# Coordinate Plane Polygons

**Polygon:** a 2 dimensional plane figure with at least three straight sides and angles where none of the sides cross and the figure is closed.

**Coordinate points:** The coordinates of a point are a pair of numbers that define its exact location on a two-dimensional plane. The coordinate plane has two axes at right angles to each other, called the *x* and *y **axis*. The coordinates of a given point represent how far along each axis the point is located.

The two numbers in parentheses are the x and y coordinate of the point. The first number (x) specifies how far along the x (horizontal) axis the point is. The second is the y coordinate and specifies how far up or down the y axis to go. It is called an ordered pair because the order of the two numbers matters - the first is *always* the x (horizontal) coordinate. *(4,2) identifies a location 4 to the right of the origin and 2 up from the x axis.*

Another way to think of coordinate point locations is using the metaphor of a tall building with multi elevators. First you walk along the lobby of the building looking for your elevator which is numbered -2, -1, 0, 1, 2 and so on. You enter the elevator (this is your “x” coordinate) and then you push the button representing how high or low you want to go in the building (the floor is your “y” coordinate). Students often mix up the y and x axis and this is a way to ensure that x comes before y; you would never enter your floor first and then pick an elevator.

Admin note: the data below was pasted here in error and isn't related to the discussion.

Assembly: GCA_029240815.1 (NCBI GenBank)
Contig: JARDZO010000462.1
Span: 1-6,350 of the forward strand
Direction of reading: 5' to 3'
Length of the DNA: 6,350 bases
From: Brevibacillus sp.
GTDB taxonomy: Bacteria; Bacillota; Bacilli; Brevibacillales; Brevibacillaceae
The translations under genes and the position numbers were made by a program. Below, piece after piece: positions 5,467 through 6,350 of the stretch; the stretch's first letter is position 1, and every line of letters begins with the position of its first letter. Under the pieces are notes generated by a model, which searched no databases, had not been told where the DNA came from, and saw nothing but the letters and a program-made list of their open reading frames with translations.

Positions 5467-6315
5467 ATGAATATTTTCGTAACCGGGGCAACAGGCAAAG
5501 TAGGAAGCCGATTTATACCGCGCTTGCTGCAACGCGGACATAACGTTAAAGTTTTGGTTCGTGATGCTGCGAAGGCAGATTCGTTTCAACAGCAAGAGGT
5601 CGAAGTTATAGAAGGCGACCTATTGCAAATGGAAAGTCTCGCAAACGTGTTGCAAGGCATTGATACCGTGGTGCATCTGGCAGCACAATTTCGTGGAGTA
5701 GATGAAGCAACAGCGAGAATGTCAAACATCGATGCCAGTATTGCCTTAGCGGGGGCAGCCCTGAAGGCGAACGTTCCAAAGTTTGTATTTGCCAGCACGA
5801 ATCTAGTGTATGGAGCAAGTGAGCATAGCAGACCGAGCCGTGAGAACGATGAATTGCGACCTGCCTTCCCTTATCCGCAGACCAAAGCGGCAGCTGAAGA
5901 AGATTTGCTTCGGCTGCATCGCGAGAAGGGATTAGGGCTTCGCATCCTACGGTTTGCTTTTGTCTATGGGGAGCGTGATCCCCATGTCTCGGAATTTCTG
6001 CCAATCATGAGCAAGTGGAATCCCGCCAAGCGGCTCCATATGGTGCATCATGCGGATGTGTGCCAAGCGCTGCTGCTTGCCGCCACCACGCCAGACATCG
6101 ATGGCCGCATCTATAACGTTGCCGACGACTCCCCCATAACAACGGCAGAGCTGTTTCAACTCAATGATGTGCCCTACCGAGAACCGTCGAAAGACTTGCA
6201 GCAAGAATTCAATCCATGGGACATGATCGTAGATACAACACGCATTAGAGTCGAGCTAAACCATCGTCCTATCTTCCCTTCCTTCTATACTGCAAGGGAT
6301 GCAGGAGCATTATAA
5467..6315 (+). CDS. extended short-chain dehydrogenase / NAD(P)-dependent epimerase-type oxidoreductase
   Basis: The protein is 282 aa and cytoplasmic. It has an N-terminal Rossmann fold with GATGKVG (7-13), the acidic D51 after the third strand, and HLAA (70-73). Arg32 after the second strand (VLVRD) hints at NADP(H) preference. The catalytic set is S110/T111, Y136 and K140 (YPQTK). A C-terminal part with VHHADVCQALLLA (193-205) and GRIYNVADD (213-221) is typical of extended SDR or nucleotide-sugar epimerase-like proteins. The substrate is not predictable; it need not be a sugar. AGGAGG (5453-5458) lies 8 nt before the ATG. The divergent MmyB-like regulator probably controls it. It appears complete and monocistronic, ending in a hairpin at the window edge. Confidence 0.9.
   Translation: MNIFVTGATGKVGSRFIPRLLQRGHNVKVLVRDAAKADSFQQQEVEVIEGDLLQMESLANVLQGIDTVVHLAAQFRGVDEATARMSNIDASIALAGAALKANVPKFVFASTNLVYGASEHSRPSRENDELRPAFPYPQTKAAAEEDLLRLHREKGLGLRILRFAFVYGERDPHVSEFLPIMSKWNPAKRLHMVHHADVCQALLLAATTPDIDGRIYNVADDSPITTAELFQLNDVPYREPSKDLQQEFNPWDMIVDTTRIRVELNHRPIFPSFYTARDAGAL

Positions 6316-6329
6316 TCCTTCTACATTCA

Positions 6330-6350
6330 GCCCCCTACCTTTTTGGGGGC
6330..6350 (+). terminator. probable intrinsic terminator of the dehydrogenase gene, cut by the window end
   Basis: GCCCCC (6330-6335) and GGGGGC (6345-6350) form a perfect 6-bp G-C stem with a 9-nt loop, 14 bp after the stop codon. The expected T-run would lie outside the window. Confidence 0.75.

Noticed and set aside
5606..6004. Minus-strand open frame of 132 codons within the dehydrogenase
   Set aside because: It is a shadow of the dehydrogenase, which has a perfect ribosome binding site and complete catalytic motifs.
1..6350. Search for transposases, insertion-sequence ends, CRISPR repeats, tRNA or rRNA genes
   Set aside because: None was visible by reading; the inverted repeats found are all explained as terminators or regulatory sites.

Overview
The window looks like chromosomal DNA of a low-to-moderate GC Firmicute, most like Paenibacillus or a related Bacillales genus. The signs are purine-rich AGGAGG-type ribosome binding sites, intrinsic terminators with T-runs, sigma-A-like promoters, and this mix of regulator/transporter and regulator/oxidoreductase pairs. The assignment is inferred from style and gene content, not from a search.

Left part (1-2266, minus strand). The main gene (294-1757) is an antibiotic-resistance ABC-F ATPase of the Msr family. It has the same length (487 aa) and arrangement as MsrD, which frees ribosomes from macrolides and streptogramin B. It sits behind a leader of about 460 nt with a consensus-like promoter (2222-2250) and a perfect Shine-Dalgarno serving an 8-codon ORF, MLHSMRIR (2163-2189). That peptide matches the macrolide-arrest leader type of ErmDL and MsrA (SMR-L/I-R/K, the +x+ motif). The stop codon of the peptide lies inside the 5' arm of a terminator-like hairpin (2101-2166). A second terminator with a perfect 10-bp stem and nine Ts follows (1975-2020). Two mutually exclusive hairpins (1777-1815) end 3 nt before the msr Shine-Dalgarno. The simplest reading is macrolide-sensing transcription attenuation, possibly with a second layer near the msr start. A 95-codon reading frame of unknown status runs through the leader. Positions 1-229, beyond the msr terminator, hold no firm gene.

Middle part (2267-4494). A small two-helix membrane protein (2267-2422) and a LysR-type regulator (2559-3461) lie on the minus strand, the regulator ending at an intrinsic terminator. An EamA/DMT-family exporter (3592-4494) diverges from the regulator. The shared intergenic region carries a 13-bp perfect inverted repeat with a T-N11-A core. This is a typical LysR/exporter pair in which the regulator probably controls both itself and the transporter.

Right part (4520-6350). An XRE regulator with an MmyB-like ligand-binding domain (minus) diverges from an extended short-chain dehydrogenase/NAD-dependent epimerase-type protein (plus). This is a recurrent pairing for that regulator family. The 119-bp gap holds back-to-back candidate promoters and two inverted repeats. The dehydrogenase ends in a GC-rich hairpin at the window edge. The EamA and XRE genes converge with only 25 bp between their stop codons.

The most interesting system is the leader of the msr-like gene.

**Challenge**: First, draw as many different polygons as possible with every vertex at a lattice point (were a horizontal and vertical line intersect). Second, on the other page, list the coordinate points clockwise in order of each vertex.

When a computer creates a polygon it must identify each vertex and must end on the same vertex with which it started. For example, if the computer creates a triangle, and identifies (1,2) as the starting point, then (3,5), and finally (4,0), it must identify a fourth coordinate point which is the original (1,2) in order to close (complete) the triangle. So a quadrilateral must identifyfy five coordinate points for the four vertices; a pentagon, six points, and so on

Record the coordinate points on the pdf called Coordinate Plane Polygons 1st Quadrant (1st and 2nd grade) or 4 Quadrants (3-6th grade), next to the corresponding polygon. If the polygon you create has 23 sides, cross out “20” and write “23” and call it tri-icosagon.

Attachment | Size |
---|---|

Polygon_Images_Buildings_and_Signs.pdf | 1.9 MB |

Coordinate_Plane_Polygon_Names_and_Recordation.pdf | 56.38 KB |

Coordinate_Plane_Polygons_1st_Quadrant.pdf | 536.51 KB |

Coordinate_Plane_Polygons_4_Quadrants.pdf | 904.31 KB |